A Fort Hood soldier returned home early from a deployment in Europe to care for his family. His soon-to-be newborn son is facing an uphill battle.
The soldier's wife, Elisa Leasure, was at a routine sonogram at 20 weeks pregnant when she heard the news no parent wants to hear.
"They got another sonographer to come in and that’s when I knew something really wasn’t right,” Leasure said.
Leasure's son, Billy Jr., was diagnosed with Heterotaxy Syndrome -- a condition which affects 1 in 10,000 births where internal organs are misplaced or duplicated. Heterotaxy means "on the different side".
“My first thought is we have to temper our excitement because I know nothing about this disease and of course one of the first things you’re presented with is hey, you should strongly consider abortion,” Captain William Leasure said.
Billy’s heart developed on the right side of his body, known as right atrial isomerism.
“Rather than being upset like I was, because I was in tears, I just couldn’t think clearly," Elisa Leasure said. "His first thought was well we’ll research it and you know? Worse case scenario, instead of a football player, I’ll have a fishing buddy.”
Capt. William Leasure and his family found comfort in social media support groups. They had many questions. What were the baby boy's chances of survival? Is it wise to continue with the pregnancy? What will Billy's quality of life going to be like? What do some of the kids look like that have come out of this? Are they happy? Are they leading happy, meaningful lives?
It was a balancing act for the Fort Hood captain and his family.
After many late nights of research and FaceTime discussions, the couple made the decision to take Billy to Texas Children’s Hospital in Houston.
“I was overseas, I was without my family and that’s all I could really think about was, how can I get him the best care possible over here," William Leasure said. "Because like I said, you’re torn between the mission and you’re torn between your family.”
With dad deployed up until just a couple weeks ago, Billy Jr’s siblings have stepped up.
“I could be cooking dinner, doing chores, anywhere in between,” Shaeleigh Leasure, Billy's older sister, said.
And the children's help did not go unnoticed from dad.
“My kids are very resilient, I think military kids are very resilient and they took the news very well and I told them we have a plan in place,” William Leasure said.
In addition to Heterotaxy Syndrome, Billy also has congenital heart disease, or abnormalities in his heart, which presents a bigger surgical challenge for doctors.
“There’s no wall between his left and right ventricle, there’s a hole, a large hole and it’s too big for them to fix,” William Leasure said.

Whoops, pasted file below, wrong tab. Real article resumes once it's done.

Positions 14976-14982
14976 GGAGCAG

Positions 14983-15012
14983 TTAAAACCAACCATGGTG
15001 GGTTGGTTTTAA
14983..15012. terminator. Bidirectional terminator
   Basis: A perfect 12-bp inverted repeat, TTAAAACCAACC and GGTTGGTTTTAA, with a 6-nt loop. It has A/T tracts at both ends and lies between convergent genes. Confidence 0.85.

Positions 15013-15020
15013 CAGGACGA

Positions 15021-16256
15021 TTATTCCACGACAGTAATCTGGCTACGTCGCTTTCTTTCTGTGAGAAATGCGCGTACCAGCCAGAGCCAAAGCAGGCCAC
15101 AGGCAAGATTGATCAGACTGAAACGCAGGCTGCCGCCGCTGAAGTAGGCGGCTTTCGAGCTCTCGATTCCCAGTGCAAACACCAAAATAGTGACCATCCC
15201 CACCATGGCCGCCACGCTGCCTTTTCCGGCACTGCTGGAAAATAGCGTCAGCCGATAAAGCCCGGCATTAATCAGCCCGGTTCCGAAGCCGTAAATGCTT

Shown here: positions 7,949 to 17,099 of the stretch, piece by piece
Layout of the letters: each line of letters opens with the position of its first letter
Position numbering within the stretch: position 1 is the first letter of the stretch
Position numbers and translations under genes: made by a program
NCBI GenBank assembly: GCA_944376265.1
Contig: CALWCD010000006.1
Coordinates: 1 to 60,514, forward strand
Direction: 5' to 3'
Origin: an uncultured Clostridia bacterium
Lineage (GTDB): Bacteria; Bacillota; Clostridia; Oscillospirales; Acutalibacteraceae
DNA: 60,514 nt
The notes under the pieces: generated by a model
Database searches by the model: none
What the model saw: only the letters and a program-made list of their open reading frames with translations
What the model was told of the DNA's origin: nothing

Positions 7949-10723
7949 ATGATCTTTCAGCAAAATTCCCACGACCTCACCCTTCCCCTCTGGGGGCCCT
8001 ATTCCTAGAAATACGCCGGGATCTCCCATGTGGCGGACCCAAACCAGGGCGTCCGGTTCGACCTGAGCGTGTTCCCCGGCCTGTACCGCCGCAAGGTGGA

There’s no guarantee yet whether or not Billy's other organs will work once he’s born.
Billy Jr. will remain at Texas Children’s Hospital in Houston for the first 4 months of his life at least. He’ll undergo two open heart surgeries during that time span and doctors say it’s the most critical time for his survival. Billy's pulmonary artery alone is the width of a small piece of spaghetti.
“So these are all things they’re considering with his surgery and giving us expectations—how long will this heart last if we redesign it to pump blood in a different way—maybe 30 years, maybe 10 years, maybe 5 years,” William Leasure said.
Billy will undergo a third open heart surgery at 4-years-old at the Texas Children's Hospital, where Heterotaxy cases are seen frequently.
Through tough times, faith has kept the Leasure family going.
“We’ve prayed a lot,” William Leasure said.
Then, a trip to the Vatican boosted their spirits, where a priest prayed on Elisa.
“It was a soul-touching experience and it made it that much more special because it was something I’ve always wanted to do and to add this to it—it was emotional,” Elisa Leasure said.
Elisa's due date will be August 30 or 31. Elisha said Billy has been very active, and believes it is his way of telling his mom he's strong and ready to face the world.
All that is left, is for the Leasure family to welcome its newest member.
“I love him, I’m there for him, and he’s my little boy,” Elisha Leasure said.
The Leasure Family is saving the umbilical cord and the cord tissue. They tell Channel 6 the tissue has stem cells, which can be used to help Billy at a later time in his life if he has further health complications. The procedure costs nearly $2000 to $3000 to collect the cord and then an additional $300 to $500 per year to to store it.
Captain Bill and Elisa are using Cord Blood Registry. Due to Billy's situation, they are storing the cord free of charge.
For more information about Heterotaxy Syndrome, visit the Heterotaxy Connection website.